Parents In Poor Countries Worry About Vaccines, Too
Some Western parents worry whether vaccines for their kids are spaced too closely together. The last Republican presidential debate fueled anxiety over the issue.
Once again, health experts have been rushing in to reassure parents that the schedule for vaccinating children is not only safe but medically necessary.
But in the world's poorest countries, parents face a rather different set of worries around scheduling. Chief among them: Can they get their kids vaccinated quickly enough?
"Here [in the U.S.] we've forgotten what these diseases do," says Dr. Seth Berkley, CEO of the Global Vaccine Alliance, or GAVI. In poor countries, diseases such as measles kill tens of thousands of children each year. So while GAVI — which has vaccinated more than half a billion additional children since its founding in 2000 — has had to overcome a lot of obstacles, the organization hasn't typically had to deal with the kind of skepticism raised by Western parents.
"Parents [in poor countries] see these diseases around them all the time," Berkley says. "They see the consequences if you're not protected."
Still, there are some scheduling dilemmas in the developing world. For example, how soon after birth should a child be vaccinated? The answer is tricky, Berkley explains, because a newborn initially inherits the mother's immunity to many diseases. That immunity wears off starting at about nine months. If the child is vaccinated too soon — while the mother's immunity is still in place — the vaccine won't properly take. But wait too long and you're prolonging the dangerous in-between period when the child is totally unprotected.
It's a difficult balance to strike in any country — but it's a particularly tough call in poor countries, where the measles risk is so much higher because vaccination rates are lower.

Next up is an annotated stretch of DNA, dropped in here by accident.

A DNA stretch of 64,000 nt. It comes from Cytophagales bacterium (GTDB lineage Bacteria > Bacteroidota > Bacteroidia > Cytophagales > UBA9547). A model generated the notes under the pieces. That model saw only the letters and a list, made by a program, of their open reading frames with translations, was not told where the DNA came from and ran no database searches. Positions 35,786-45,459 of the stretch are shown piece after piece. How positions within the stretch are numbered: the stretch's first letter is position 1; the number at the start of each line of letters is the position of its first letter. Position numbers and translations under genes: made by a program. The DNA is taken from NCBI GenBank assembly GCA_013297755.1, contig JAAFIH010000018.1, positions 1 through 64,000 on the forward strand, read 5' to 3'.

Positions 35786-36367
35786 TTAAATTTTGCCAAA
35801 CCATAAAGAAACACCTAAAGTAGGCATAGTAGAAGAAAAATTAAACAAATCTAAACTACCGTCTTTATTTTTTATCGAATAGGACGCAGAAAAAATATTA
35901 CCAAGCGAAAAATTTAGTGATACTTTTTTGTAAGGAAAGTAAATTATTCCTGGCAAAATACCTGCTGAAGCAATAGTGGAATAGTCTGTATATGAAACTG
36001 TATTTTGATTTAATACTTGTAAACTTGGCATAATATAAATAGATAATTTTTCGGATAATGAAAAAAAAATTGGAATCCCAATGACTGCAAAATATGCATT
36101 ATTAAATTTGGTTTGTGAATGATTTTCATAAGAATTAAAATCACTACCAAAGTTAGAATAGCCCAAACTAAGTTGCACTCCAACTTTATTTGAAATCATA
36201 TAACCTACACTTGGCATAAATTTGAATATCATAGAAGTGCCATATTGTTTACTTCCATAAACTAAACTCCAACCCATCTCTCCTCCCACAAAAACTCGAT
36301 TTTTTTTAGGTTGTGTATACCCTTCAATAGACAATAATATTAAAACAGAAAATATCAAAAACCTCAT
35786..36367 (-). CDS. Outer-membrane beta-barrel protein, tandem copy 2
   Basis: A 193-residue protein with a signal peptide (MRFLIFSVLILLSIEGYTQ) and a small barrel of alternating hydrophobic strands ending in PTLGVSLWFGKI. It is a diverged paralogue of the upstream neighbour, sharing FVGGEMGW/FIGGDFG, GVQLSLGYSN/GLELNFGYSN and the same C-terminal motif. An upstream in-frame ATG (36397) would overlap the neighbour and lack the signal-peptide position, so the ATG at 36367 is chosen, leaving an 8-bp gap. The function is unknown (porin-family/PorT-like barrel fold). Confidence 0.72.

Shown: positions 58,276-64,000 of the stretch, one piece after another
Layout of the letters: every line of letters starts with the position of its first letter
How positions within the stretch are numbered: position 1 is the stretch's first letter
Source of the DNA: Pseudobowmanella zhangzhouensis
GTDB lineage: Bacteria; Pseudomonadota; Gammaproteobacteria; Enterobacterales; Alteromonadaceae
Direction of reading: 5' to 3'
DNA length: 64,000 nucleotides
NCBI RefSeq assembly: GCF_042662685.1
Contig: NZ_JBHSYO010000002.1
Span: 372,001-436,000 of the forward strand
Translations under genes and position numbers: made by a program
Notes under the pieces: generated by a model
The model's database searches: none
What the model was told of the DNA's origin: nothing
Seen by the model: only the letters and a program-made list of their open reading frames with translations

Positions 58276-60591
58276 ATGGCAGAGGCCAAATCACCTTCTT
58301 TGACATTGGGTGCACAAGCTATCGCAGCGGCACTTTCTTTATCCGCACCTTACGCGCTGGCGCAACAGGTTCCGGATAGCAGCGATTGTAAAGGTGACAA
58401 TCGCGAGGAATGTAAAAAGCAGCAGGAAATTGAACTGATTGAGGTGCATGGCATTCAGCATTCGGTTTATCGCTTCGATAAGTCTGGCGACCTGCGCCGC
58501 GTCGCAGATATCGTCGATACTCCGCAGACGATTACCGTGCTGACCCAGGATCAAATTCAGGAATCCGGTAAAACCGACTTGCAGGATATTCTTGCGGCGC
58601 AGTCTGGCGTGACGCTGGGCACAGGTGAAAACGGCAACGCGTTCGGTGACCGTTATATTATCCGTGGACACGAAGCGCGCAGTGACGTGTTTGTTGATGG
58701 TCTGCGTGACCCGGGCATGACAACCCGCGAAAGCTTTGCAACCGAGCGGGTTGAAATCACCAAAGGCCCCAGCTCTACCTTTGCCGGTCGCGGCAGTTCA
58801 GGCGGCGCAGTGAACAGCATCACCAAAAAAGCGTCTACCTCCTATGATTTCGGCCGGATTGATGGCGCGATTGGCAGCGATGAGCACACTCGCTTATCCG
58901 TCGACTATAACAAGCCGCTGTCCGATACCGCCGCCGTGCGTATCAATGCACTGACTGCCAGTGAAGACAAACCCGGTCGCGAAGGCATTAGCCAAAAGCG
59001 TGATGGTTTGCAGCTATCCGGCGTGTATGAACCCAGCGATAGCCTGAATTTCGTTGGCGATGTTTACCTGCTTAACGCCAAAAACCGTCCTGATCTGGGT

GAVI is also grappling with a scheduling challenge posed by the development of newer vaccines that must be administered long after a child is born. The vaccine for HPV must be given at age nine or above, for instance. A vaccine for malaria that is currently in development will likely need to be given at fifteen months up through age two.
That's a problem because while parents in poor countries often know to bring in their babies for a checkup in the weeks and months after they're born. But there's often no mechanism in place to reach older children.
Meanwhile, for all the support for GAVI's work so far, Berkley says he worries the conversation in the United States could start to negatively influence the developing world. Given how high child mortality rates remain there, it's not as unusual for a kid to fall seriously sick soon after getting a vaccination. The cause is unrelated to the vaccine but in such instances, it's natural for parents to want answers.
And, says Berkley, "what do people do everywhere in the world? They get on the internet and look, and then all of the sudden there's a sharing of misinformation."
That's a worry for Berkley: "How we keep that spread from occurring — that spread of fear of vaccines — is something that does keep me up at night."
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